Partners

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Center for Financial Security

The Center for Financial Security is an applied, multidisciplinary research center that seeks to inform practitioners, policymakers, and the general public on strategies for building financial capability and security over the life course. CFS research examines the role of specific products, policies, and advice in helping individuals navigate the increasingly complex financial marketplace. The Center’s research is notable for its focus on vulnerable populations—including low-income families, youth, and people with disabilities. Currently, 43 researchers in a diverse array of departments at the University of Wisconsin-Madison and campuses across the nation are affiliated with the Center.

Council on Contemporary Families

The Council on Contemporary Families is a non-profit, non-partisan organization dedicated to providing the press and public with the latest research and best-practice findings about American families. Founded in 1996 and based at the University of Texas at Austin, the Council’s mission is to enhance the national understanding of how and why contemporary families are changing, what needs and challenges they face, and how these needs can best be met. Members include demographers, economists, family therapists, historians, political scientists, psychologists, social workers, sociologists, communication scholars, as well as other family social scientists and practitioners.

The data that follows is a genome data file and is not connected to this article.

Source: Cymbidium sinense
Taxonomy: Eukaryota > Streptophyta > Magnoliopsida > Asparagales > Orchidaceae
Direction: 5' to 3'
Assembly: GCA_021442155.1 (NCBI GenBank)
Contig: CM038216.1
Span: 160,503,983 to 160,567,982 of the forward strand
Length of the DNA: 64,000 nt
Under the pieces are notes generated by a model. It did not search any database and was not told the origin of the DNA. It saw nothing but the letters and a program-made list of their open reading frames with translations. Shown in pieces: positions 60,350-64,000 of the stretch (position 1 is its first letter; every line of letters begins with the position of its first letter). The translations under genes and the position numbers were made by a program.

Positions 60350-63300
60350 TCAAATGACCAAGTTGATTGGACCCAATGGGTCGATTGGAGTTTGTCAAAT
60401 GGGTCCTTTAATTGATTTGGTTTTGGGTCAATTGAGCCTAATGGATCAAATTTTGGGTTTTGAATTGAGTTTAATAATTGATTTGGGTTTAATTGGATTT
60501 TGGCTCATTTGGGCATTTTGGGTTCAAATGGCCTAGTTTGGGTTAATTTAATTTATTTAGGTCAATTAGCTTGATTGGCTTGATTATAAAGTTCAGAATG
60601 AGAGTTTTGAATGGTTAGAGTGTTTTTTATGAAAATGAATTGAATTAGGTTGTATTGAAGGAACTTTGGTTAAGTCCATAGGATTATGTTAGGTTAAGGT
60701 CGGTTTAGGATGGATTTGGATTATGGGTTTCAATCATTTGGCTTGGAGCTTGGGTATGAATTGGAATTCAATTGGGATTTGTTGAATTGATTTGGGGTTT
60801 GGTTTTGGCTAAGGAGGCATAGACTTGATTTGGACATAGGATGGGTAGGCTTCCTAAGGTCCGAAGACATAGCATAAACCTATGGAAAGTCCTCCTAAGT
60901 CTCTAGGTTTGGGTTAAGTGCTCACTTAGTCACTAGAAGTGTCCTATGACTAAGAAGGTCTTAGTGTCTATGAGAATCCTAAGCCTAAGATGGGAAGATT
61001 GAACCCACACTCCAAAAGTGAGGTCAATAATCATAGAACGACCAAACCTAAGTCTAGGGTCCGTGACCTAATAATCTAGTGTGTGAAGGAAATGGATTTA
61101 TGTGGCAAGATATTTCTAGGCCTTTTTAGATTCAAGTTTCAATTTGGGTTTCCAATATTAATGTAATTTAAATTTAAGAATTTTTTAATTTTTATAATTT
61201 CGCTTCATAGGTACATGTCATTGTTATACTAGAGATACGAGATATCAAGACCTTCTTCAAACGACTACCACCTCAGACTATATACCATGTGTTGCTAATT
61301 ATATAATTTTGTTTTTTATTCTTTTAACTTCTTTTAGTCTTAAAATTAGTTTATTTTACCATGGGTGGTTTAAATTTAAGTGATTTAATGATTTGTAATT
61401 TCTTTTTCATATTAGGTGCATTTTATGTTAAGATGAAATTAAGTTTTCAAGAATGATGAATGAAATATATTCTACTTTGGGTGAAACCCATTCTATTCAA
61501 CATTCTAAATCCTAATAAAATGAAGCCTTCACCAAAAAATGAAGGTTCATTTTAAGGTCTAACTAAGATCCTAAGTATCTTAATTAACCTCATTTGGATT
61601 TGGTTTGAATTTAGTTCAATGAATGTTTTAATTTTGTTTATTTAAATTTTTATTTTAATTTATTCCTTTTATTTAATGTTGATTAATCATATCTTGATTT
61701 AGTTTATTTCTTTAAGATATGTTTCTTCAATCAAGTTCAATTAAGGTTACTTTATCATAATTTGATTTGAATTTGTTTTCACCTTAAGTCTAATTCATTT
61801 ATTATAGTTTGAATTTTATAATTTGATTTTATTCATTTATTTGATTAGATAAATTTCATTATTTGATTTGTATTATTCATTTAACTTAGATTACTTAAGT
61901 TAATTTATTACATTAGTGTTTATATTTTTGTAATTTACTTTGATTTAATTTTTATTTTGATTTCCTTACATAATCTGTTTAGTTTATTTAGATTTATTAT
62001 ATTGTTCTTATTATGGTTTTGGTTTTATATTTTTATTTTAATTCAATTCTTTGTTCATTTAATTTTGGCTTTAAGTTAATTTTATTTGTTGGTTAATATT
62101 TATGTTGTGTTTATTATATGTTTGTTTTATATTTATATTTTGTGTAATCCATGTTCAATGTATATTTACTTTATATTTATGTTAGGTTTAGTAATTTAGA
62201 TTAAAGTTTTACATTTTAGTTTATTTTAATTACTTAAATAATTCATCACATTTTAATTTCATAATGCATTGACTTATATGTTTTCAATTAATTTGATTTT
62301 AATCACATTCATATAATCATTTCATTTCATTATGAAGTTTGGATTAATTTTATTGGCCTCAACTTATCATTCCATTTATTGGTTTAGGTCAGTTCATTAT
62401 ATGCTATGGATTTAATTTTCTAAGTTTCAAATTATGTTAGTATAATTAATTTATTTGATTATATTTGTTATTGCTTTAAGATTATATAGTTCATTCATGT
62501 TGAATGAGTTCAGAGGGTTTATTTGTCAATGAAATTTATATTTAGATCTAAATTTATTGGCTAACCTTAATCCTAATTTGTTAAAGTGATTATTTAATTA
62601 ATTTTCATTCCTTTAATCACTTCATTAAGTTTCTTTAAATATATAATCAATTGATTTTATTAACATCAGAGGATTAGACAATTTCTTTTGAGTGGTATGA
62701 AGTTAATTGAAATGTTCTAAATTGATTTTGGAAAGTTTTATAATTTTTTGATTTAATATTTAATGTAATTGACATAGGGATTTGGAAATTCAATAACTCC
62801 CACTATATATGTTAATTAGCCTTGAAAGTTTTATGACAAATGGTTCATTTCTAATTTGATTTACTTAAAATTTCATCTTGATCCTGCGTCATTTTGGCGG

Work and Family Researchers Network

The Work and Family Researchers Network (formerly the Sloan Work and Family Research Network), is an international membership organization of interdisciplinary work and family researchers. The WFRN also welcomes the participation of policy makers and practitioners as it seeks to promote knowledge and understanding of work and family issues among the community of global stakeholders.

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Lorna Jorgenson Wendt

Lorna Wendt, late founder of the Equality in Marriage Institute, and vocal advocate for women’s financial equality, was a founding sponsor, advisor, and partner in the MORE initiative. For 32 years, Lorna Jorgenson Wendt was a full-time wife, mother, manager of her home and corporate wife. Overnight, she became one of the most visible women in America and a pioneer in the quest for equality before, during and after marriage. Lorna had been married to Gary Wendt, former CEO of General Electric Capital, for over three decades when he took steps to end their marriage. When she was offered approximately ten percent of their assets, Lorna mustered the courage and strength to fight back, defending her role as an equal partner in their long-term relationship.

Feneba Addo, Ph.D.

Fenaba Addo, Ph.D.

Fenaba Addo is an Assistant Professor of Consumer Science at the University of Wisconsin-Madison. She is also an affiliate of the Center for Financial Security, Institute for Research on Poverty, and the Center for Demography and Ecology.  Her research focuses on the transition to adulthood, cohabitation and marriage, debt and wealth, and social determinants of racial health and wealth disparities.